Format

Send to

Choose Destination
Int J Radiat Oncol Biol Phys. 2003 Apr 1;55(5):1233-8.

Assessing tumor hypoxia in cervical cancer by positron emission tomography with 60Cu-ATSM: relationship to therapeutic response-a preliminary report.

Author information

1
Division of Nuclear Medicine, Edward Mallinckrodt Institute of Radiology, St. Louis, MO 63110, USA. dehdashti@mir.wustl.edu

Abstract

PURPOSE:

Tumor hypoxia is associated with poor response to therapy. We have investigated whether pretreatment tumor hypoxia assessed by positron emission tomography (PET) with Cu-60 diacetyl-bis(N(4)-methylthiosemicarbazone) ((60)Cu-ATSM) predicts responsiveness to subsequent therapy in cervical cancer.

METHODS AND MATERIALS:

Fourteen patients with biopsy-proved cervical cancer were studied by PET with (60)Cu-ATSM before initiation of radiotherapy and chemotherapy. (60)Cu-ATSM uptake was evaluated semiquantitatively by determining the tumor-to-muscle activity ratio (T/M) and peak slope index of tumor tracer uptake. All patients also underwent clinical PET with F-18 fluorodeoxyglucose (FDG) before institution of therapy. The PET results were correlated with follow-up evaluation (14-24 months).

RESULTS:

Tumor uptake of (60)Cu-ATSM was inversely related to progression-free survival and overall survival (log-rank p = 0.0005 and p = 0.015, respectively). An arbitrarily selected T/M threshold of 3.5 discriminated those likely to develop recurrence; 6 of 9 patients with normoxic tumors (T/M < 3.5) are free of disease at last follow-up, whereas all of 5 patients with hypoxic tumors (T/M > 3.5) have already developed recurrence. Similar discrimination was achieved with the peak slope index. The frequency of locoregional nodal metastasis was greater in hypoxic tumors (p = 0.03). Tumor FDG uptake did not correlate with (60)Cu-ATSM uptake (r = 0.04; p = 0.80), and there was no significant difference in tumor FDG uptake between patients with hypoxic tumors and those with normoxic tumors.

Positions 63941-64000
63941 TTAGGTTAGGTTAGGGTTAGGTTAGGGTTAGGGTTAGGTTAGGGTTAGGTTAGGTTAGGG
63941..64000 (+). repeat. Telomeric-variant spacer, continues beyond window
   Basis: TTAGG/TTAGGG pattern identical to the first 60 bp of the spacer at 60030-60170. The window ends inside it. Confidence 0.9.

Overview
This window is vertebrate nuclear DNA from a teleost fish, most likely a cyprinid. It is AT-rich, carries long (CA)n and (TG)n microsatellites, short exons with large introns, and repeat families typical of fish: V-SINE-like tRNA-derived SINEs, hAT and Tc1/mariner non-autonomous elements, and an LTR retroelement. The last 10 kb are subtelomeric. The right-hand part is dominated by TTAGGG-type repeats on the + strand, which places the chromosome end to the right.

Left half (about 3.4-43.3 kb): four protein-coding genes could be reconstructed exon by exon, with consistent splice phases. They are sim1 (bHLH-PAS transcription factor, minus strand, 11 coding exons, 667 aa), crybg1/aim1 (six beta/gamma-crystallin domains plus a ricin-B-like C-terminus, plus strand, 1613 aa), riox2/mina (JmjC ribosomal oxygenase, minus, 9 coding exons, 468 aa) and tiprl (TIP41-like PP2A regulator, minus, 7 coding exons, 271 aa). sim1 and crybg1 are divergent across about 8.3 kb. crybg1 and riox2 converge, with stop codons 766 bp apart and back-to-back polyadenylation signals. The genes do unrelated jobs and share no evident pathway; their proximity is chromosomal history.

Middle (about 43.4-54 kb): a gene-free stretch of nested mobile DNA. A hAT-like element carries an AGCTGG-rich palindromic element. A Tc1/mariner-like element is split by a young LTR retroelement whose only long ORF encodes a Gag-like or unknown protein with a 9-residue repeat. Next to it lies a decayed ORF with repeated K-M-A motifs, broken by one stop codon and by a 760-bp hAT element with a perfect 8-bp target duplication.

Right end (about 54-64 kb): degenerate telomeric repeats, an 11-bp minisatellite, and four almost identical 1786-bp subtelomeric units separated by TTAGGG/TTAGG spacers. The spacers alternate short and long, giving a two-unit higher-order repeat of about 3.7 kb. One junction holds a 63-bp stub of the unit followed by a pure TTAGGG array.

CONCLUSION:

(60)Cu-ATSM-PET in patients with cervical cancer revealed clinically relevant information about tumor oxygenation that was predictive of tumor behavior and response to therapy in this small study.

PMID:
12654432
[Indexed for MEDLINE]

Supplemental Content

Full text links

Icon for Elsevier Science
Loading ...
Support Center